If you’ve just recently stumbled upon the world of mountain biking, and you’re not looking to make a big investment, this Cannondale Catalyst 4 review is your holy grail.
Read on to find out why this entry-level, affordable bike is the ideal experience for beginners.
Table of Contents
|Best Use||Mountain Biking|
|Mountain Bike Style||Cross-country|
|Bike Frame Material||Aluminum|
|Frame||SmartForm C3 alloy|
|Bike Suspension||Front Suspension|
|Fork||SR Suntour M3030-27|
|Fork Travel||75 millimeters|
|Bottom Bracket||Semi-cartridge type, square taper, BSA, sealed bearing|
|Shifters||Shimano EF41 Easyfire, 3 x 7-speed|
|Front Derailleur||Shimano Tourney, 31.8 clamp|
|Rear Derailleur||Shimano Tourney, 7-speed|
|Rear Cogs||Sunrace, 14-34, 7-speed|
|Number of Gears||21 gear(s)|
|Brake Type||Mechanical Disc Brake|
|Brakes||Jak-7 cable-actuated disc, 160/160mm|
|Brake Levers||Shimano EF41|
|Rims||DC 6.0, double wall, 32-hole|
|Front Hub||Alloy disc|
|Rear Hub||Freewheel, sealed, loose ball bearings, QR, 32h|
|Wheel Size||27.5 inches|
|Tire Width||2.1 inches|
|Handlebar Shape||Riser Bar|
|Handlebar||Alloy, 25mm rise, 700mm, 31.8|
|Stem||Alloy, 31.8, 8|
|Seat Post||Alloy, micro-adjust, 27.2 x 350mm|
|Saddle||Cannondale Stage 2|
|Headset||Semi-integrated, threadless, 1-1/8 in.|
|Chain||KMC Z51, 7-speed|
The above table breaks down the Catalyst 4 and gives an overview of the parts used in the bike.
Let’s deep dive into some of the most important parts of a bike and see why the catalyst 4 is an exceptional entry-level bike. Don’t get your hopes high because, with this bike, you get what you pay for.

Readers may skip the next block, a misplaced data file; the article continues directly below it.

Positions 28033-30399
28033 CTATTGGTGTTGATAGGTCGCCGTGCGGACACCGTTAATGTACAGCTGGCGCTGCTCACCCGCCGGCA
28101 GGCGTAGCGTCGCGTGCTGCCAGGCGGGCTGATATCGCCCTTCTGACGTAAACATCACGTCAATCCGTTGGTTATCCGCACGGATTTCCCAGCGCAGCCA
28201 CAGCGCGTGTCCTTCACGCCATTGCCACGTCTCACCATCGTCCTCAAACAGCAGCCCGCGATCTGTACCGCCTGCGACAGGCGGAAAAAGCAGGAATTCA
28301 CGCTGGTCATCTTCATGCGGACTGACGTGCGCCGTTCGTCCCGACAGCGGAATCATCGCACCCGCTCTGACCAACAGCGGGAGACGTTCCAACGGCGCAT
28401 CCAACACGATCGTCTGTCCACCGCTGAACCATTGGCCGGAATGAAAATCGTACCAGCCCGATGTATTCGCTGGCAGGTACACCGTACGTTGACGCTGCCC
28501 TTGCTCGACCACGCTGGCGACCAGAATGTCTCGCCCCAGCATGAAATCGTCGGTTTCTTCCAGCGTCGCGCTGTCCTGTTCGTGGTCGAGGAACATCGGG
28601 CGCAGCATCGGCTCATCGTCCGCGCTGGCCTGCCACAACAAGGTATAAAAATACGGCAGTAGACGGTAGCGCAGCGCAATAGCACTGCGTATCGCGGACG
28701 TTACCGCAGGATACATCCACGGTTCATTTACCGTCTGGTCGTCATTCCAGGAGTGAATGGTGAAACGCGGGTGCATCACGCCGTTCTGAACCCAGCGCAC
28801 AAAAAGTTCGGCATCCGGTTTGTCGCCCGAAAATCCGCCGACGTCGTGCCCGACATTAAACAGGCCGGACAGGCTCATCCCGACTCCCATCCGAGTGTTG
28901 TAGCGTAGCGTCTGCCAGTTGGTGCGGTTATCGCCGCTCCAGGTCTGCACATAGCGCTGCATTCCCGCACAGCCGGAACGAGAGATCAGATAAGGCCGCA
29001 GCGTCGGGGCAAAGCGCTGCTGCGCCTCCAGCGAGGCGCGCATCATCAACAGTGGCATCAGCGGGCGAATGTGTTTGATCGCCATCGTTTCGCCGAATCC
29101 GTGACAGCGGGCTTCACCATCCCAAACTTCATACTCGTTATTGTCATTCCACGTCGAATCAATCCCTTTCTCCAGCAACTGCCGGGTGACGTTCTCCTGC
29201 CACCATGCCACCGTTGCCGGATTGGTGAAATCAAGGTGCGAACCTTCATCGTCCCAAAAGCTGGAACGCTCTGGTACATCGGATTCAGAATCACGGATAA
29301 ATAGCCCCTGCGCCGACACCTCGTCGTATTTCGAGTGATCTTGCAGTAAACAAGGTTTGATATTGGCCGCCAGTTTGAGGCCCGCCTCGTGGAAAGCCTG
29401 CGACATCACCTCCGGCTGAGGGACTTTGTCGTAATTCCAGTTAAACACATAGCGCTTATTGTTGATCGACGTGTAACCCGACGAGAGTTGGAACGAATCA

At 31lbs (14kg) the Catalyst 4 is made up of an aluminum frame. To be accurate, the Catalyst 4 has a SmartForm C3 Alloy, 6061 Aluminum frame.
Cannondale bikes usually have two types of aluminum frames:
SmartForm(ed) Alloy vs Optimized Alloy
SmartForm C3 is Cannondale’s entry-level construction. Nevertheless, it uses the same 6061 aluminum alloy similar to the SmartForm C1, C2, and C1 Premium and the same techniques as the rest of the line but is rendered in a manner that makes them less costly.
The 6061 Aluminum alloy is lightweight and durable and will withstand any type of trail.
Key components such as the pedals, chain, chainrings, cranks, derailleur, and cogs make up the ‘Drivetrain’ of the bike which acts in synergy to pull or push the bike.
This drivetrain has the perfect combo of parts for an entry-level bike and will be sufficient for beginners who’ve just gotten into mountain biking.
The front and rear derailleur are fitted with the Shimano Tourney groupset. It is considered the most basic groupset in the Shimano groupset product line.
This is expected as the Catalyst 4 is an entry-level MTB. With proper maintenance and care, they will perform their task well. Just keep in mind that the groupset cannot handle shifts during high tension.
As expected again, the catalyst 4 is fitted with mechanical disk brakes. You wouldn’t find too many bikes in this range with hydraulic systems.